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DOUBLE NEGATIVE

DOUBLE NEGATIVE. The use of two or more negatives in the same construction. There are two categories: (1) If the meaning is emphatically negative (I never said nothing to nobody), the construction is not part of STANDARD ENGLISH, though it is long-attested, and common in many varieties of the language. (2) If the meaning is rhetorically positive (She is not unintelligent: She is intelligent; You can't not respect their decision: You have to respect their decision; Nobody has NO friends: Everybody has some friends), the construction is part of standard English. Compare LITOTES. See NEGATION.

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double negative

dou·ble neg·a·tive • n. Gram. a negative statement containing two negative elements (for example didn't say nothing). ∎  a positive statement in which two negative elements are used to produce the positive force, usu. for some particular rhetorical effect (for example there is not nothing to worry about!).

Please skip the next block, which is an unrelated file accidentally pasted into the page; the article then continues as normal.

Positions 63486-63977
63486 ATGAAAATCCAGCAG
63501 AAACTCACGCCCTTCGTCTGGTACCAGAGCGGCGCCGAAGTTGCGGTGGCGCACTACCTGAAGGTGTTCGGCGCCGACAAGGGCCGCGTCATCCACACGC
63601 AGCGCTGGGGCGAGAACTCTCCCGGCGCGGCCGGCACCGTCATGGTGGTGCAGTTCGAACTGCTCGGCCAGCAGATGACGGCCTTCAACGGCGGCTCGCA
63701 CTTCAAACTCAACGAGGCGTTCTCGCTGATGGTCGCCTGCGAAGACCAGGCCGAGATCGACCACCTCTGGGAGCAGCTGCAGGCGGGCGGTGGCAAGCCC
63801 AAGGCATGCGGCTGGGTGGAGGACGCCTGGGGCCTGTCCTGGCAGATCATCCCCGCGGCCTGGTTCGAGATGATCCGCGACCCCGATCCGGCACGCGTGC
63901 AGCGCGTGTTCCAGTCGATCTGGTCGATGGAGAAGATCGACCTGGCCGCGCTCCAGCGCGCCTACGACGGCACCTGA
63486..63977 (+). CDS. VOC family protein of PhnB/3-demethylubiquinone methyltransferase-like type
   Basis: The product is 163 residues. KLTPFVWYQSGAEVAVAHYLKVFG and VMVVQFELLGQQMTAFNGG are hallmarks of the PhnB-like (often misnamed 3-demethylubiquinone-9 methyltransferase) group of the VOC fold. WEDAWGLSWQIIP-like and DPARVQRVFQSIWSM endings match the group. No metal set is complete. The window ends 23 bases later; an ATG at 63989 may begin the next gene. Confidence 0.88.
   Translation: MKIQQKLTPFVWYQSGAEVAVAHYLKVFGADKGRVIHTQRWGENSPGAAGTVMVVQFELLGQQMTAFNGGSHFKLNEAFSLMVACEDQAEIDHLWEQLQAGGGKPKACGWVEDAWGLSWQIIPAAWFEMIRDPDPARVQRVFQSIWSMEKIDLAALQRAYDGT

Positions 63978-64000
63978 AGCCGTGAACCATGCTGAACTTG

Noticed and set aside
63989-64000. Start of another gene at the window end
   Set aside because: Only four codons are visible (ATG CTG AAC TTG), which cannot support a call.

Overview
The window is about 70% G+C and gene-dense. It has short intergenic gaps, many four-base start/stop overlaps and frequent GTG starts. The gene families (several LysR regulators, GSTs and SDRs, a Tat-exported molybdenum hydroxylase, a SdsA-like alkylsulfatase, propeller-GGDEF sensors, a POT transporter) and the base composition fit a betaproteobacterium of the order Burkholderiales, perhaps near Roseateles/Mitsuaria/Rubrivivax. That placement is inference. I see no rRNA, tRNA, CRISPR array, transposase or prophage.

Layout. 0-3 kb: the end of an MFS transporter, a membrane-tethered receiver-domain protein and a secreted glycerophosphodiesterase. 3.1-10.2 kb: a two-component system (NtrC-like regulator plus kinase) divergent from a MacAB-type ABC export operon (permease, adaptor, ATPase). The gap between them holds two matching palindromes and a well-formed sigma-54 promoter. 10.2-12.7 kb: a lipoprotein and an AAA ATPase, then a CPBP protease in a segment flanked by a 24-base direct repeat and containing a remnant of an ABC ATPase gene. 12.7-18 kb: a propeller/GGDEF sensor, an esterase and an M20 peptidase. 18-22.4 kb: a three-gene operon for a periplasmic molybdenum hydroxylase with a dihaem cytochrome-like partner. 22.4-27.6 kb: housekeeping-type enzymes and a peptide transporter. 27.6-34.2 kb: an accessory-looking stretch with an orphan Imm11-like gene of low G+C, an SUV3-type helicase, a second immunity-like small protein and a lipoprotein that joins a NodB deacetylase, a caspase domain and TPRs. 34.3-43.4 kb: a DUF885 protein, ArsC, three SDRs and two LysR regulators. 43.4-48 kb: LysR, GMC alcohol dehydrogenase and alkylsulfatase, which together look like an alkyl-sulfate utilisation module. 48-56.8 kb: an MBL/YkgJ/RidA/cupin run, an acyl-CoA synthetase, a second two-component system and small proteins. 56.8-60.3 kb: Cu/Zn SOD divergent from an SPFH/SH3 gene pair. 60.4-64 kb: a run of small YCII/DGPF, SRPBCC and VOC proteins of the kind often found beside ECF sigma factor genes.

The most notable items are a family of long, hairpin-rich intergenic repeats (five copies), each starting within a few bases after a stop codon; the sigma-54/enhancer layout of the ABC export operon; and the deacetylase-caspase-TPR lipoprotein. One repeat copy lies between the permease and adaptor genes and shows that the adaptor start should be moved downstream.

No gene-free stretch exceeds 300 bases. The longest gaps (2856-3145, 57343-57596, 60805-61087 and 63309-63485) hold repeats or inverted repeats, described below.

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"double negative." The Oxford Pocket Dictionary of Current English. . Encyclopedia.com. 23 Jun. 2018 <http://www.encyclopedia.com>.

"double negative." The Oxford Pocket Dictionary of Current English. . Encyclopedia.com. (June 23, 2018). http://www.encyclopedia.com/humanities/dictionaries-thesauruses-pictures-and-press-releases/double-negative

"double negative." The Oxford Pocket Dictionary of Current English. . Retrieved June 23, 2018 from Encyclopedia.com: http://www.encyclopedia.com/humanities/dictionaries-thesauruses-pictures-and-press-releases/double-negative

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